(3.) The plaintiffs prayer is that he may be granted a decree for specific performance on depositing the balance amount of Rs. 651. The third defendant who is an assignee under Ext. V has claimed value of improvements before the trial court. Issue No. 9 was raised on that specific point. The trial court has not dealt with it. In the nature of the finding arrived at then omission to dispose of this issue did not affect the result. The same was the case in the first appellate court. But here as the plaintiffs right for a decree for specific performance is upheld this issue has become vital. If the third defendant and those claiming under him have effected improvements the question whether under law the value of the same is to be paid to them has to be decided. If they are so entitled the plaintiff is bound to deposit the said amount also apart from the balance amount of Rs. 651. Though this court has more than once pointed out that it is wrong for the lower courts where a suit has been proceeded with and evidence taken to fail to record its finding on all the issues raised still some of the lower courts are not complying with the same and are thus creating difficulties for this court. So the final disposal of the suit can be only after recording a finding on issue 9. It has to be remanded for final disposal by the trial court after the disposal of the said issue and in the light of the findings and conclusions arrived at by this court on the main issue.;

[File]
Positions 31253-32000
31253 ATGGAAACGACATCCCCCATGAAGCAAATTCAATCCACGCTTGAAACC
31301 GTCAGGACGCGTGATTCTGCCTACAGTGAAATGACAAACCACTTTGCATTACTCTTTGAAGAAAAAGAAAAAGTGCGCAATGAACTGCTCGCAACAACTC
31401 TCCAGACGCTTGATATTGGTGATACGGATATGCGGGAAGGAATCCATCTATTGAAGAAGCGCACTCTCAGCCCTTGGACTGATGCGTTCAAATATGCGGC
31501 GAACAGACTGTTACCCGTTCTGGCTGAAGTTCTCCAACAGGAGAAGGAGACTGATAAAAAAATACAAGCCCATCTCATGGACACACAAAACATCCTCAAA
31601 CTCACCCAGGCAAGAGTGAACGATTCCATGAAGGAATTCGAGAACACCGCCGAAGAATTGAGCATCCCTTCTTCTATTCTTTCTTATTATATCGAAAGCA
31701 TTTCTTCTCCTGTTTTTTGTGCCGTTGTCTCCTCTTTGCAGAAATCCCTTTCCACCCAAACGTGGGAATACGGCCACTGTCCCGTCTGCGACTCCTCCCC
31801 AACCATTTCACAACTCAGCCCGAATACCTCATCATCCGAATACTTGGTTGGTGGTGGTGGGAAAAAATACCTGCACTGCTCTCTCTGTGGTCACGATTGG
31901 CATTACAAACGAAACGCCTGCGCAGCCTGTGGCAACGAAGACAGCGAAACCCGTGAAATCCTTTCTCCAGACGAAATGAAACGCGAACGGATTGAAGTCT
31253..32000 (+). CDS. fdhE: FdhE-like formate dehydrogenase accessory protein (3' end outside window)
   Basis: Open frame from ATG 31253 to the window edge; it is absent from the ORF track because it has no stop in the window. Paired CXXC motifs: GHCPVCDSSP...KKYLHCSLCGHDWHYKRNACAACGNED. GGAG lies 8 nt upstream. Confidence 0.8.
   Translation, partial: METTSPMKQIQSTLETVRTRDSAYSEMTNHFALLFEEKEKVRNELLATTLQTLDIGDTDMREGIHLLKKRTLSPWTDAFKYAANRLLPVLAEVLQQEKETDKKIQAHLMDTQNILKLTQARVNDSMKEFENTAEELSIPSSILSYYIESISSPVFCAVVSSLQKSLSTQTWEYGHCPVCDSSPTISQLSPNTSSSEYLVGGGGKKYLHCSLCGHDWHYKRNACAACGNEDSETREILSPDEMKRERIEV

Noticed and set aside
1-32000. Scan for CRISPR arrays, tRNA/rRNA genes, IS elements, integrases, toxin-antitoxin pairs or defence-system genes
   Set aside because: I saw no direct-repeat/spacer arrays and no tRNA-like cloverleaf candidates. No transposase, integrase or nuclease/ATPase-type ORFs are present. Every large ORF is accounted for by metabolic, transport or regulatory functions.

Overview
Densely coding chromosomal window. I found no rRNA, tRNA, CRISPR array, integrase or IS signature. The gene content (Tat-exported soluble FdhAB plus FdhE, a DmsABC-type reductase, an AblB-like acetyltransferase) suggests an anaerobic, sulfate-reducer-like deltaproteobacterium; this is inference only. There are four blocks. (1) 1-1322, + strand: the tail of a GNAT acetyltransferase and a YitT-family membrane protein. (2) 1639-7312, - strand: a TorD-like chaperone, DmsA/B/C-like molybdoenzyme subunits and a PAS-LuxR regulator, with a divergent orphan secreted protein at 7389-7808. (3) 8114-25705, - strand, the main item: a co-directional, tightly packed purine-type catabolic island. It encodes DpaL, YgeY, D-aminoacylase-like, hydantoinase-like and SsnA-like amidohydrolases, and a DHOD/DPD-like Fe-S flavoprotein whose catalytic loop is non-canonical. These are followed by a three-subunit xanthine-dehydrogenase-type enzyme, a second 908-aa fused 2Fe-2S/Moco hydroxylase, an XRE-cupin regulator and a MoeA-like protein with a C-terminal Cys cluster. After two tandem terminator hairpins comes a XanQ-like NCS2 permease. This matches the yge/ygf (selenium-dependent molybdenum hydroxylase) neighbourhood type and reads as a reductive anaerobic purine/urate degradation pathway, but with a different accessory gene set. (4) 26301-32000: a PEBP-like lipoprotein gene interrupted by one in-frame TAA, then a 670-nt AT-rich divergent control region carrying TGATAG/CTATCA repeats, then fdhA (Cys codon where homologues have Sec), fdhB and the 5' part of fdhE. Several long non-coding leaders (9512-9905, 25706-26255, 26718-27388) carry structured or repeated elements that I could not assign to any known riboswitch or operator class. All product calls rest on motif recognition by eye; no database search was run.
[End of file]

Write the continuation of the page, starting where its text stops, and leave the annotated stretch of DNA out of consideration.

Click here to view full judgement.
Copyright © Regent Computronics Pvt.Ltd.